These means of assembly thus facilitate the implantation of the equipment and enable the shoring rod to be positioned progressively relative to the anchoring assemblies that constitute this equipment, which have been positioned on the vertebrae beforehand.
For purposes of better understanding, the invention is described again in the following with reference to the attached schematic drawing, which represents a non-limiting, exemplary preferred embodiment of the equipment under consideration.
This equipment includes two shoring rods, designed to be to be disposed parallel to one another and on either side of the vertebrae, and anchoring members for anchoring these rods to the vertebrae. These anchoring members may be pedicle screws and/or one or more anchoring assemblies 1. The equipment may further include cross-members that are designed to draw the shoring rods transversely together progressively, for preserving their position relative to one another.
These rods, pedicle screws and cross-members are known in and of themselves and are therefore not specifically described.
As is shown in
Hook 2 is furnished with a curved base part 2 a, by means of which it is connected to base 3, and an substantially planar part 2 b that forms an angle of eight degrees with face 3 a of the base to which hook 2 is attached.
Base 3 is furnished with a hole 10 which passes completely therethrough. As is shown more specifically in
Base 3 is also furnished with a boss 15 projecting from the main face 3 b thereof which is opposite to face 3 a. This boss 15 defines an interior cavity 16 and on the outside presents a face 17 in the form of a partly spherical wall.
Component 4 includes a part 4 a that is curved in the shape of a hook and a base part 4 b. The base part 4 b is attached to threaded rod 5.
This rod 5 has a diameter such that it may be engaged in hole 10 with the possibility of pivoting about its own axis and being displaced in this hole 10.
On the end that protrudes through hole 11, rod 5 may receive nut 6. As it is tightened, this nut thus enables hook 2 to be drawn towards the hook formed by part 4 a of component 4.
Rod 7 is provided at one end thereof with a convex base 25 having two spherical zones and two flattened surfaces to yield a shape corresponding precisely with zones 20 and flattened surfaces 21. This base is engaged in cavity 16 when assembly 1 is created and then the lateral wall of boss 15 is fastened on this base 25 in such manner as to ensure that base 25 is retained in cavity 16, allowing rod 7 to be pivoted relative to base 3, by displacing the spherical zones towards each other.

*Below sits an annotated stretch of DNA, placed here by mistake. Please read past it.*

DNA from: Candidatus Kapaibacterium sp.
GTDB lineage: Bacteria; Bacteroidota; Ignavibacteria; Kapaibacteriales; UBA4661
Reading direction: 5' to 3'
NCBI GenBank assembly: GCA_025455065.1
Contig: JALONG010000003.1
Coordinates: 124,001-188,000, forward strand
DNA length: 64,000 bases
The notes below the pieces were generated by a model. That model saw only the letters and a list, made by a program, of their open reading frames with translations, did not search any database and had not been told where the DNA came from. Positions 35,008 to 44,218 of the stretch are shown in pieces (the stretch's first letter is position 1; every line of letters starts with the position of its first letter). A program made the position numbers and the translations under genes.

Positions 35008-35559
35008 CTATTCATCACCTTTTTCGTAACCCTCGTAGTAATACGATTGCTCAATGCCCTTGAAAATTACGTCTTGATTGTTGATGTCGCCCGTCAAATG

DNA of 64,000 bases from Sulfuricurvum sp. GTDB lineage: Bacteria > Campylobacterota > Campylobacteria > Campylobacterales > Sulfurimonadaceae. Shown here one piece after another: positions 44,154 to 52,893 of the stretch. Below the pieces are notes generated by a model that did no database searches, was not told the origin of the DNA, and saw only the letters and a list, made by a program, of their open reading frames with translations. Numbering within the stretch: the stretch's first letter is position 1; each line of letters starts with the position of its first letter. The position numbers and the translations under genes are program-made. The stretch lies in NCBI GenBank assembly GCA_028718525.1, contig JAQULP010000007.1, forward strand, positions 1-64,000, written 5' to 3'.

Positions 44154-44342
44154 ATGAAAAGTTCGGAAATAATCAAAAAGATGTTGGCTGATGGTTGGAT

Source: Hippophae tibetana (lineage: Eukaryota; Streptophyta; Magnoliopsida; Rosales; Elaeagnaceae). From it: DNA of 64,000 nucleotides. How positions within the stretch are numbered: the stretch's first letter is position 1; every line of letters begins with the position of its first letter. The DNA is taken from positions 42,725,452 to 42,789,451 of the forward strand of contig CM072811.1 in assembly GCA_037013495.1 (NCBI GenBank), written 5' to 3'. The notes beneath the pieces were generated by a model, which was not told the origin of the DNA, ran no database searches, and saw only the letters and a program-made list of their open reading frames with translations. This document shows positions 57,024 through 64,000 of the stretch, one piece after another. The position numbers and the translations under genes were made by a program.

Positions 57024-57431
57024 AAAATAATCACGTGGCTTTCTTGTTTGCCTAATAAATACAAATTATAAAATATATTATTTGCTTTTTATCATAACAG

Rod 7 is also furnished with a reduced section 30 that allows section thereof after the equipment has been finally assembled.
Stirrup piece 8 includes a rounded part 31 that defines a seating for the shoring rod, and two lateral wings 32, in which two holes 33 are superposed. These holes 33 enable stirrup piece 8 to be engaged with rod 7 so that the shoring rod is attached to assembly 1.
As is shown in
Assembly 1 thus includes a first hook 2 integral with base 3 and a second hook 4 b, the counterpart of first hook 2, which may be placed in various positions relative to first hook 2, specifically according to a number of pivoting positions about the axis of threaded rod 5 and according to a number of positions inclined with respect to base 3, rendered possible by displacement of this rod 5 in hole 10. The assembly according to the invention thus particularly enables pedicular-laminar, laminar-transverse process, pedicular-transverse process or laminar-laminar support areas.
Moreover, because of cavity 16 and convex base 25, rod 7 may be aligned with the corresponding stirrup piece 8 at the time the equipment is placed in position, the stirrup piece itself having already been engaged about the shoring rod. This alignment makes it easier for the holes 33 to be engaged with this rod 7. Nut 9 may then be engaged on rod 7 and tightened, which has the effect of drawing concave face 36 into contact with face 17 and then, when such contact is made, and because of the offset between the two centres C1, C2 indicated previously, of drawing rod 7 in a direction substantially perpendicular to base 3 as nut 9 is tightened further.
These means of assembly thus facilitate the implantation of the equipment and enable the shoring rod to be positioned progressively relative to the one or more anchoring assemblies 1 that constitute this equipment.
From the aforegoing, it may be seen that the invention provides a vertebral arthrodesis equipment having the significant advantages described previously with respect to related equipment and the prior art.
Of course, the invention is not limited to the embodiment described in the preceding text, which served an exemplary purpose only, but on the contrary may be extended to include all the variations covered in the attached claims.